Electrons are negatively charged particles which are
embedded in a positively charged atomic sphere.
Electrons are lost from atoms to give cations.
Electrons
+ charged
sphere
Thomson’s “plum pudding”
model of the atom.
Electrons are gained from atoms to give anions.
© 2014 John Wiley & Sons, Inc. All rights reserved.
© 2014 John Wiley & Sons, Inc. All rights reserved.
2
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Neutrons
The last subatomic particle was discovered
by Chadwick in 1932.
Summary of Subatomic Particles
Atoms are composed of three smaller, subatomic
particles: electrons, protons and neutrons.
Neutrons (n)
A particle with no electrical charge.
Neutrons have a mass similar to that of a proton.
Chemical properties of atoms can be described
based on the electrons, protons and neutrons.
Though other subatomic particles are now known,
the theories of atomic structure are based
only on these 3 subatomic particles.
© 2014 John Wiley & Sons, Inc. All rights reserved.
© 2014 John Wiley & Sons, Inc. All rights reserved.
Nuclear Model of the Atom
Nuclear Model of the Atom
In 1911, Ernest Rutherford established the nuclear model
of the atom by bombarding gold atoms with α particles.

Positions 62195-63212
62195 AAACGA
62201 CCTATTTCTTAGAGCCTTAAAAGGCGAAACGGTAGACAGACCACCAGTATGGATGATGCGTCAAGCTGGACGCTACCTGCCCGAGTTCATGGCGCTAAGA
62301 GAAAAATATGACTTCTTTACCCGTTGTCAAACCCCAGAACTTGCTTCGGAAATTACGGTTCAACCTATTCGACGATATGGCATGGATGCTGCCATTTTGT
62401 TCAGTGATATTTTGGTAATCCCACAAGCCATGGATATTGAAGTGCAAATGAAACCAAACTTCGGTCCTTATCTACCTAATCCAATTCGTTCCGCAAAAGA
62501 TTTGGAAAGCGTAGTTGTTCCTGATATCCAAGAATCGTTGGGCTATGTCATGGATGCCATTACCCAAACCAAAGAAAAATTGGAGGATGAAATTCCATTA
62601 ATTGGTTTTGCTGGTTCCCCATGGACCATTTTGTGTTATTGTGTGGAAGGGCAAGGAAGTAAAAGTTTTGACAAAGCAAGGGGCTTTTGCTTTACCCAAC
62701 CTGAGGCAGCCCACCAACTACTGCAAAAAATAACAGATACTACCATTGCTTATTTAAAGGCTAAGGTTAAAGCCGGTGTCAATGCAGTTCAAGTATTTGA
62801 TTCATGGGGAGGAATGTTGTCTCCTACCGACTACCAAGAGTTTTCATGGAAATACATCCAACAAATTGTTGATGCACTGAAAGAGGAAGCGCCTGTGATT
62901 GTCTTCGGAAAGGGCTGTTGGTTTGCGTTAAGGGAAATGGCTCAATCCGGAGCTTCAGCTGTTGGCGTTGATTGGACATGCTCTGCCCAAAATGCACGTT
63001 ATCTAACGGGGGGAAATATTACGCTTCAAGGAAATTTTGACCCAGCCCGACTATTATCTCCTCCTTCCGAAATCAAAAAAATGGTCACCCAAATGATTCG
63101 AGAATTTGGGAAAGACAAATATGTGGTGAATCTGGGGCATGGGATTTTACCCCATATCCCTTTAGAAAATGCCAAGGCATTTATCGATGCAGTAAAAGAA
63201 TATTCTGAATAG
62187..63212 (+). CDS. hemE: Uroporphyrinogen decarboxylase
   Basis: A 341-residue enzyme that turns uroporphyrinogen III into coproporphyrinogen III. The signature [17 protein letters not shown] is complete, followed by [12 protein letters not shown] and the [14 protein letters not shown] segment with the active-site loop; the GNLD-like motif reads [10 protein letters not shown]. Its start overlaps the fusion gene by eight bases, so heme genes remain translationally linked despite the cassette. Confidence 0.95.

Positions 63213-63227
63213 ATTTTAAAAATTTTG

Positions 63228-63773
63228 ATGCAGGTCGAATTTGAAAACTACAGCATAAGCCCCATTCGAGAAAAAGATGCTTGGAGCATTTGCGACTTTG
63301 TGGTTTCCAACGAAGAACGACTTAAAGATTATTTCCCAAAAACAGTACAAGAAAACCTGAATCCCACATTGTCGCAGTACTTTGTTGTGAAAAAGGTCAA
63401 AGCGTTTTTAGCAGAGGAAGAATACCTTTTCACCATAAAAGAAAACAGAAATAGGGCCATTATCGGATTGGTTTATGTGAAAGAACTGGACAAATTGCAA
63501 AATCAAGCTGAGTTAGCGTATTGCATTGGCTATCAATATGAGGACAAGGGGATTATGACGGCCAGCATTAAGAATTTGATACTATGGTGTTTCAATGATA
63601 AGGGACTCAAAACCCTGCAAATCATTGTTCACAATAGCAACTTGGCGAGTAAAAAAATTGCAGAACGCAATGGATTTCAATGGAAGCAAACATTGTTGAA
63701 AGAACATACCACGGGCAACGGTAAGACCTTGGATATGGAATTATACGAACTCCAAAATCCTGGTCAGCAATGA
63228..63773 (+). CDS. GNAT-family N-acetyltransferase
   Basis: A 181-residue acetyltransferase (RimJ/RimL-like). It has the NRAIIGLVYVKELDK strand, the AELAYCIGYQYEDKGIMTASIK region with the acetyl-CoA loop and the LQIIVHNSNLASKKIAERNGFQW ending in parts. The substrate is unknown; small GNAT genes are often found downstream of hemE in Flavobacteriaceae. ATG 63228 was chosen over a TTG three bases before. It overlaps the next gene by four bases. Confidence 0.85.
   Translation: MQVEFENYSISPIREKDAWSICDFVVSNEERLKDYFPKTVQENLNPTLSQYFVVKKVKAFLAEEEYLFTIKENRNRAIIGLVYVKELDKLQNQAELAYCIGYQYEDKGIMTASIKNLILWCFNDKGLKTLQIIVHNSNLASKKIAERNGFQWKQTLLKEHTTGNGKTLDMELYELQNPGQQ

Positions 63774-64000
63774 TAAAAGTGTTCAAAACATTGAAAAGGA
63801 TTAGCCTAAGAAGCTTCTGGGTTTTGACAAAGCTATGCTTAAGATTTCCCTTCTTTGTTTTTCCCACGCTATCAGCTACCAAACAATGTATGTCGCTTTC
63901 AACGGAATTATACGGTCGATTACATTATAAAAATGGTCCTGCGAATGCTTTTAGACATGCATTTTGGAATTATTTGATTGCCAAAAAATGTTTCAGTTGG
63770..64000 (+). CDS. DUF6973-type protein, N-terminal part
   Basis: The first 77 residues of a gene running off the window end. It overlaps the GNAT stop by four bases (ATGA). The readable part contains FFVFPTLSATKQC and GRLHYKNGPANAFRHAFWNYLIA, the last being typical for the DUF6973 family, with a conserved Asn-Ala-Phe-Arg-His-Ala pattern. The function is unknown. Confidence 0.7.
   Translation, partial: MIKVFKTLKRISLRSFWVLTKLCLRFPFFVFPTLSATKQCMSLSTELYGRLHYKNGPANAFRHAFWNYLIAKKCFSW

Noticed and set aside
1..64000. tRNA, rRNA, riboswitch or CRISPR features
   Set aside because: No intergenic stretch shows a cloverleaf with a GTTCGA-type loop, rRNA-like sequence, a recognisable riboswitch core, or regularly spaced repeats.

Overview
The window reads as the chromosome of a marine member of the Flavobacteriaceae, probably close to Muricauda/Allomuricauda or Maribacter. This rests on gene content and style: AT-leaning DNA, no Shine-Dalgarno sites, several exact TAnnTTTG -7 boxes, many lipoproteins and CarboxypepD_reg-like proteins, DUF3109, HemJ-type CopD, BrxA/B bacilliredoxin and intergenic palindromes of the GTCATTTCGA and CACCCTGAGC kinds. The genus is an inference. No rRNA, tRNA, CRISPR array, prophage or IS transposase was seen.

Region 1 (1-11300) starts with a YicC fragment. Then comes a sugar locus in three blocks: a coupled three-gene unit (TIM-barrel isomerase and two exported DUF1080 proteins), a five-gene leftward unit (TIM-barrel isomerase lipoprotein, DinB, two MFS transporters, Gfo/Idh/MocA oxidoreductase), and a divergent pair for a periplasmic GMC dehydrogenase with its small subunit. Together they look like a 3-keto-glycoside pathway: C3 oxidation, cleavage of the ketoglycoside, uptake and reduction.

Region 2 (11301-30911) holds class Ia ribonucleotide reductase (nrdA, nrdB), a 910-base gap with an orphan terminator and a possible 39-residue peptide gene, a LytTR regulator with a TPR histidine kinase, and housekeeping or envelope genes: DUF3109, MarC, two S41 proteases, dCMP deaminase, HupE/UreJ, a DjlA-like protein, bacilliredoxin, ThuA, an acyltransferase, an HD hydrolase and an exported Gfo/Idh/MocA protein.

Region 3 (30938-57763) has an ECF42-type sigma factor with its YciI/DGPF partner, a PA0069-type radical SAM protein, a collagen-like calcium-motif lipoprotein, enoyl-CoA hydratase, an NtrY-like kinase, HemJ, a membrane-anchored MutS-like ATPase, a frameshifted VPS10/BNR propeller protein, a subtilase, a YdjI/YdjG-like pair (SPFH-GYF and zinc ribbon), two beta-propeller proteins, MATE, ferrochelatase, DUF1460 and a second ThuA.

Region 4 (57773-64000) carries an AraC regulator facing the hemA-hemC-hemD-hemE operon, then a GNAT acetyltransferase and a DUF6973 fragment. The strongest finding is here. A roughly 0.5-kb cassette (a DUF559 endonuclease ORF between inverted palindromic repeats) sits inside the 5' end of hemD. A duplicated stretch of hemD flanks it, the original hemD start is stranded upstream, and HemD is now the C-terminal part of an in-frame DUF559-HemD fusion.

Because most of the particles were not deflected,
this suggested most of the atom is empty space.
Most of the particles passed through the gold foil,
but some were deflected and some even bounced back!
Protons and neutrons are located in the nucleus.
Electrons are dispersed throughout the remainder
of the atom (mainly open space).
Neutral atoms contain the same number of protons
and neutrons to maintain charge balance.
This suggested the gold atoms must have a densely,
positively charged nucleus to affect the path of an
α particle (a positively charged He atom).
© 2014 John Wiley & Sons, Inc. All rights reserved.
© 2014 John Wiley & Sons, Inc. All rights reserved.
Atomic Number
Isotopes of the Elements
Atomic Number: Number of protons in the
nucleus of an atom.
After discovery of the nuclear model of the atom,
the mass of almost all atoms was found to be larger than
expected, based on the number of protons and electrons.
This led to the discovery of neutrons.